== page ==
Fibreglass and cellulose are two very common insulating materials. At Above All Insulation, we’ve weighed the pros and cons of each material, and are proficient installers of both products. Here’s what we’ve learned:
For wall cavity insulation, fibreglass batts are a very good choice when you’re building or renovating. They offer excellent insulative value, and come conveniently sized to fit 2×4 and 2×6 studs, on 16” or 24” centres. Fibreglass is a proven product that’s known to be safe when properly handled, and is non-combustible. Roxul™ batts are made of mineral wool and offer improved mould and fire protection compared to fibreglass batts.
Homes built before 1930 often have empty exterior wall cavities. When the walls and siding are in good shape and when it is uneconomical to take the walls apart to install batt insulation, dense-pack cellulose is the way to go. By selectively drilling holes through the exterior stucco or wood siding, cellulose can be dense-packed into the cavities and can provide excellent wall insulation (R14) that prevents air infiltration better than batting.
For attic insulation, we have taken an extensive look at the pros and cons of both blown-in fibreglass and blown-in cellulose, and we have decided that cellulose is the way to go.
Cellulose is made from recycled newspaper, treated with a safe fire retardant (boric acid powder) that also makes it repellent to rodents and other pests, and prevents mould from growing. It performs as well as or better than fibreglass on all counts, and is friendly to the environment, both inside and outside of your home. But the real deciding factor for us is performance, especially in very cold weather.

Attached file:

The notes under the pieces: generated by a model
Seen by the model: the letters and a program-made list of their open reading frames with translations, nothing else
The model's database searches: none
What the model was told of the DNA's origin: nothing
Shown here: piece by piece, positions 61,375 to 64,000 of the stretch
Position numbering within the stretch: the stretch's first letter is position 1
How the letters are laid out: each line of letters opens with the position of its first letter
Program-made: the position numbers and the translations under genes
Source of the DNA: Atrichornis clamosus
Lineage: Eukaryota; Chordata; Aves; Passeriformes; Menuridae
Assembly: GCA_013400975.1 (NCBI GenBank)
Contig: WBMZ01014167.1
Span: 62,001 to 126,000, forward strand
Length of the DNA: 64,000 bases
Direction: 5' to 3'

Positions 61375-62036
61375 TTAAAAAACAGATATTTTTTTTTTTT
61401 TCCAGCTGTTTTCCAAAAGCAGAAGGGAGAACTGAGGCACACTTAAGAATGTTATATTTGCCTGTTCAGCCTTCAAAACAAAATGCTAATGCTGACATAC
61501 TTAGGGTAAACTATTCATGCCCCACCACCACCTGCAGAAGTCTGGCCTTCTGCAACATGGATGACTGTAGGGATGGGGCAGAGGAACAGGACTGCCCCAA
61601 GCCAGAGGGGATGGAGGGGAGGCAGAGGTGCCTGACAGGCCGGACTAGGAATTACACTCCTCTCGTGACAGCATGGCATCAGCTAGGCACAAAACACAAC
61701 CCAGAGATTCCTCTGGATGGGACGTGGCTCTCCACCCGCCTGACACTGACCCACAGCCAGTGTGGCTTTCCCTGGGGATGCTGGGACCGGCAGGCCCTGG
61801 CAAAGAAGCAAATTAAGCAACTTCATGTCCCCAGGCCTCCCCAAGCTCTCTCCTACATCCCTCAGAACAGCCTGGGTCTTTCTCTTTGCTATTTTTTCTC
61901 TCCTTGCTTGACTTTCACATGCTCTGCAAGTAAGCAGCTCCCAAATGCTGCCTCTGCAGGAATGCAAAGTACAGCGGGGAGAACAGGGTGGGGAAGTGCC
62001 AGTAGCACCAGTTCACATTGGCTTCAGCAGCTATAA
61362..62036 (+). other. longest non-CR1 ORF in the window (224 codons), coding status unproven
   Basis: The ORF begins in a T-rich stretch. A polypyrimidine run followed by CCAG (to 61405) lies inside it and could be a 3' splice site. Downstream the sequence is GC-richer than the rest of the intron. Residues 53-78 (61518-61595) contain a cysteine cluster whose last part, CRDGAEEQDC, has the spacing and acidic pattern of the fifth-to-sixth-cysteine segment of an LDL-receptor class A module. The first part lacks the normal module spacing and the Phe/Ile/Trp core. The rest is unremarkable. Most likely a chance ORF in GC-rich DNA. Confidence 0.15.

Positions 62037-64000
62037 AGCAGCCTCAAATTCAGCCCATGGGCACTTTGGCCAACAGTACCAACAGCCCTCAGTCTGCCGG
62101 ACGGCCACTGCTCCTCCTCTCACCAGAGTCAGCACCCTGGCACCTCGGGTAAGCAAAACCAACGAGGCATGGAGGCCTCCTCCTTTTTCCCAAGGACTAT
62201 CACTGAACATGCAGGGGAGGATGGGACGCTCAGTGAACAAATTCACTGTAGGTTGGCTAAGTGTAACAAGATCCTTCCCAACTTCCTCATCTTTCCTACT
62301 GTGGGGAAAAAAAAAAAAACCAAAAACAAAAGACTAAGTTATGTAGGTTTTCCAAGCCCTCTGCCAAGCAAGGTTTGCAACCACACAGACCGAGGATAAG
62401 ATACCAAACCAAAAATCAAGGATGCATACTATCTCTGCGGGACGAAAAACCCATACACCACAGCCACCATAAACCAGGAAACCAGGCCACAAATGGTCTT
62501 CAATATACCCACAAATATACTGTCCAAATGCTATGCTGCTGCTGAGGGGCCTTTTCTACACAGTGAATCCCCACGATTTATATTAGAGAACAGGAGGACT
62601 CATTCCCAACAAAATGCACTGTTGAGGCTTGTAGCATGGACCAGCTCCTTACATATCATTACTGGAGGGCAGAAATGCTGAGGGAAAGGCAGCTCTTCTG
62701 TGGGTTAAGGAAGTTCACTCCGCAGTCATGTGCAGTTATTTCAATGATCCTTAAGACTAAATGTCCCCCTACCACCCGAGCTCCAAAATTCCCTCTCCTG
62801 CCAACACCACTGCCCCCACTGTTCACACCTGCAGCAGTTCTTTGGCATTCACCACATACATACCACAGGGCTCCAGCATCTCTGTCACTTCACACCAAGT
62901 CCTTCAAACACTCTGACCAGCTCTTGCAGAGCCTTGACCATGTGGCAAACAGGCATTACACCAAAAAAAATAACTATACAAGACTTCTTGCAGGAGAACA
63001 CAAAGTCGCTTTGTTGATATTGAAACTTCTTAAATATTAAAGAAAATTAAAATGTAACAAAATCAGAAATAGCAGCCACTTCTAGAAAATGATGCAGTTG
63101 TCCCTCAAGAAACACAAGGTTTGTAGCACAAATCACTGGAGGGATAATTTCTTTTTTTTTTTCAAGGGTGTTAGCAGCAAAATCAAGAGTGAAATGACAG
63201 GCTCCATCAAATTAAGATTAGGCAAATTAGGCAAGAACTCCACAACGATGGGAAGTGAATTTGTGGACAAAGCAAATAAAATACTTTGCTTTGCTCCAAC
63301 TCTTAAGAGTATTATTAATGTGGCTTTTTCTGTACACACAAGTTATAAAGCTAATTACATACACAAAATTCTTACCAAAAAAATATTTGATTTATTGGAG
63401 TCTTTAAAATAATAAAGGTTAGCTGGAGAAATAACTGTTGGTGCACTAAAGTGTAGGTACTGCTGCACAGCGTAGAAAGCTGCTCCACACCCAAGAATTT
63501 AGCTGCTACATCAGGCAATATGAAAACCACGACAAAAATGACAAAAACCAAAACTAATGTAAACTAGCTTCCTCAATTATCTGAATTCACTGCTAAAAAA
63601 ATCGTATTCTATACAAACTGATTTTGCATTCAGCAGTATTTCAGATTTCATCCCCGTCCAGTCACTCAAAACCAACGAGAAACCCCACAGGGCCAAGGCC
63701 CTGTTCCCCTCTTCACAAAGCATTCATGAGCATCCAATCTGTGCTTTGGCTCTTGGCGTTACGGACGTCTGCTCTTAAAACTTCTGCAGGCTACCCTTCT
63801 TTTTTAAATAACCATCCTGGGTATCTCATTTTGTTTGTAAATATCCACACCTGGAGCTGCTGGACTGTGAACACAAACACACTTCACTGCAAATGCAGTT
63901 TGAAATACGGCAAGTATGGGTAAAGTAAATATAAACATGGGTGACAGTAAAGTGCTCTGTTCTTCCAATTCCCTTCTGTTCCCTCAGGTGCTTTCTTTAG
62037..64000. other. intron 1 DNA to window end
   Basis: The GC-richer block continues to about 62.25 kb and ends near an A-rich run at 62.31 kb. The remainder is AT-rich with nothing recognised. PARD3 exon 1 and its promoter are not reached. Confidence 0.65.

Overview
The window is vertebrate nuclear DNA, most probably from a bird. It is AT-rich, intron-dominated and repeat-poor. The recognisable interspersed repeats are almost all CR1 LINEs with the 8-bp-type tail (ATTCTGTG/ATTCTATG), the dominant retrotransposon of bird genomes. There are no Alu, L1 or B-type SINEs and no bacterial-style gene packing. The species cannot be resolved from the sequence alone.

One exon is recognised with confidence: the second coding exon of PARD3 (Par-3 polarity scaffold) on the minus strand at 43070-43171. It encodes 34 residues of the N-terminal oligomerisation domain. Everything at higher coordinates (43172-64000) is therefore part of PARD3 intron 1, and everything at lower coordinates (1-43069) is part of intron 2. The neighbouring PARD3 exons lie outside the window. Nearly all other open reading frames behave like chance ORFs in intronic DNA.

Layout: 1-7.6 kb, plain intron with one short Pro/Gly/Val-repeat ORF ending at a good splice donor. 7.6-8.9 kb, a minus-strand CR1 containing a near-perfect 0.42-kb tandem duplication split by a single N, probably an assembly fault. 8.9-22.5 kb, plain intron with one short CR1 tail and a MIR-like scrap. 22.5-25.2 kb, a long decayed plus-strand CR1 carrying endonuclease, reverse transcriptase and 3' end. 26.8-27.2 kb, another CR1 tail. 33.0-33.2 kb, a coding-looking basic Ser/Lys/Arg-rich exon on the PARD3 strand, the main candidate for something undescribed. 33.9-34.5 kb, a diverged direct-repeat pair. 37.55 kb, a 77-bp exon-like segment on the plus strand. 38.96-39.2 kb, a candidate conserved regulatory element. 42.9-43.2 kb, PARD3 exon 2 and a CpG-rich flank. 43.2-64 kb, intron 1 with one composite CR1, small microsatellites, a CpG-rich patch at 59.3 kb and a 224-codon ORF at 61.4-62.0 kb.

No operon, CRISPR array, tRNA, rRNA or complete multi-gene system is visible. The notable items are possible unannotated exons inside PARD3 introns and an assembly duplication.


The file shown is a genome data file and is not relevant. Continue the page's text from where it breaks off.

Because of air convection (travel of air through the insulative material) fibreglass actually loses R-value in cold temperatures. Tests have shown that if the difference between inside and outside temperatures is high enough, blown-in fibreglass can lose up to 50% of its ability to keep warm air in your house. This is because the cold attic air is able to settle down between the glass fibres. On the other hand, because cellulose is three times more dense than fibreglass, it is able to block air infiltration much more effectively, and can actually become a better insulator when the mercury heads for the bottom.
In a climate like Winnipeg’s, where the temperature ranges well into the “frigid” category for much of the winter, we think that cellulose is the obvious choice for attic insulation.